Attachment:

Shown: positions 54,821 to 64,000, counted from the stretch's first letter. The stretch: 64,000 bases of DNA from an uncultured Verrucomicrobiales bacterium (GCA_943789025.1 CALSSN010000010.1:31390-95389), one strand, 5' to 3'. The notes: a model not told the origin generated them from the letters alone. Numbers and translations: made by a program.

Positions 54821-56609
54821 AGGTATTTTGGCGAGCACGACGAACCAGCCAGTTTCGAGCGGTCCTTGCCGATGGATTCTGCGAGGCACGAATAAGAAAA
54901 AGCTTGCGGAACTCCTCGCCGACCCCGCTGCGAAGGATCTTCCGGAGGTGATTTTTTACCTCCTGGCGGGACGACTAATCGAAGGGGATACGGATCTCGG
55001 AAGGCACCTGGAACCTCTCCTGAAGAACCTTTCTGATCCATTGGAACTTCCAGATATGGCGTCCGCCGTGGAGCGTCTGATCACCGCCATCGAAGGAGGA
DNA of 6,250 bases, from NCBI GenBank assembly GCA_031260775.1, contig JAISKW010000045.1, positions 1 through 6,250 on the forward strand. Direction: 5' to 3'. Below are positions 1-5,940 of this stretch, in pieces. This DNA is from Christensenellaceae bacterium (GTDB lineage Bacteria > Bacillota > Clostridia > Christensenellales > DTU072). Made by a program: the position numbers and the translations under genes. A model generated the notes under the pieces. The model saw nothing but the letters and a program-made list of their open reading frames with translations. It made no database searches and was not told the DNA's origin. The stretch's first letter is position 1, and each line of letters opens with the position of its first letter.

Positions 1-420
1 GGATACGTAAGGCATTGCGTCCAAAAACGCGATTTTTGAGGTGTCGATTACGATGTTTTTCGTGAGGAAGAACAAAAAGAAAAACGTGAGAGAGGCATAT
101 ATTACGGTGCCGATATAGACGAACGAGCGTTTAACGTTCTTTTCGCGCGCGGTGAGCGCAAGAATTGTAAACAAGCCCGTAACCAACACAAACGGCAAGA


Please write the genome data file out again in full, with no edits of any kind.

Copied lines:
Shown: positions 54,821 to 64,000, counted from the stretch's first letter. The stretch: 64,000 bases of DNA from an uncultured Verrucomicrobiales bacterium (GCA_943789025.1 CALSSN010000010.1:31390-95389), one strand, 5' to 3'. The notes: a model not told the origin generated them from the letters alone. Numbers and translations: made by a program.

Positions 54821-56609
54821 AGGTATTTTGGCGAGCACGACGAACCAGCCAGTTTCGAGCGGTCCTTGCCGATGGATTCTGCGAGGCACGAATAAGAAAA
54901 AGCTTGCGGAACTCCTCGCCGACCCCGCTGCGAAGGATCTTCCGGAGGTGATTTTTTACCTCCTGGCGGGACGACTAATCGAAGGGGATACGGATCTCGG
55001 AAGGCACCTGGAACCTCTCCTGAAGAACCTTTCTGATCCATTGGAACTTCCAGATATGGCGTCCGCCGTGGAGCGTCTGATCACCGCCATCGAAGGAGGA
DNA of 6,250 bases, from NCBI GenBank assembly GCA_031260775.1, contig JAISKW010000045.1, positions 1 through 6,250 on the forward strand. Direction: 5' to 3'. Below are positions 1-5,940 of this stretch, in pieces. This DNA is from Christensenellaceae bacterium (GTDB lineage Bacteria > Bacillota > Clostridia > Christensenellales > DTU072). Made by a program: the position numbers and the translations under genes. A model generated the notes under the pieces. The model saw nothing but the letters and a program-made list of their open reading frames with translations. It made no database searches and was not told the DNA's origin. The stretch's first letter is position 1, and each line of letters opens with the position of its first letter.

Positions 1-420
1 GGATACGTAAGGCATTGCGTCCAAAAACGCGATTTTTGAGGTGTCGATTACGATGTTTTTCGTGAGGAAGAACAAAAAGAAAAACGTGAGAGAGGCATAT
101 ATTACGGTGCCGATATAGACGAACGAGCGTTTAACGTTCTTTTCGCGCGCGGTGAGCGCAAGAATTGTAAACAAGCCCGTAACCAACACAAACGGCAAGA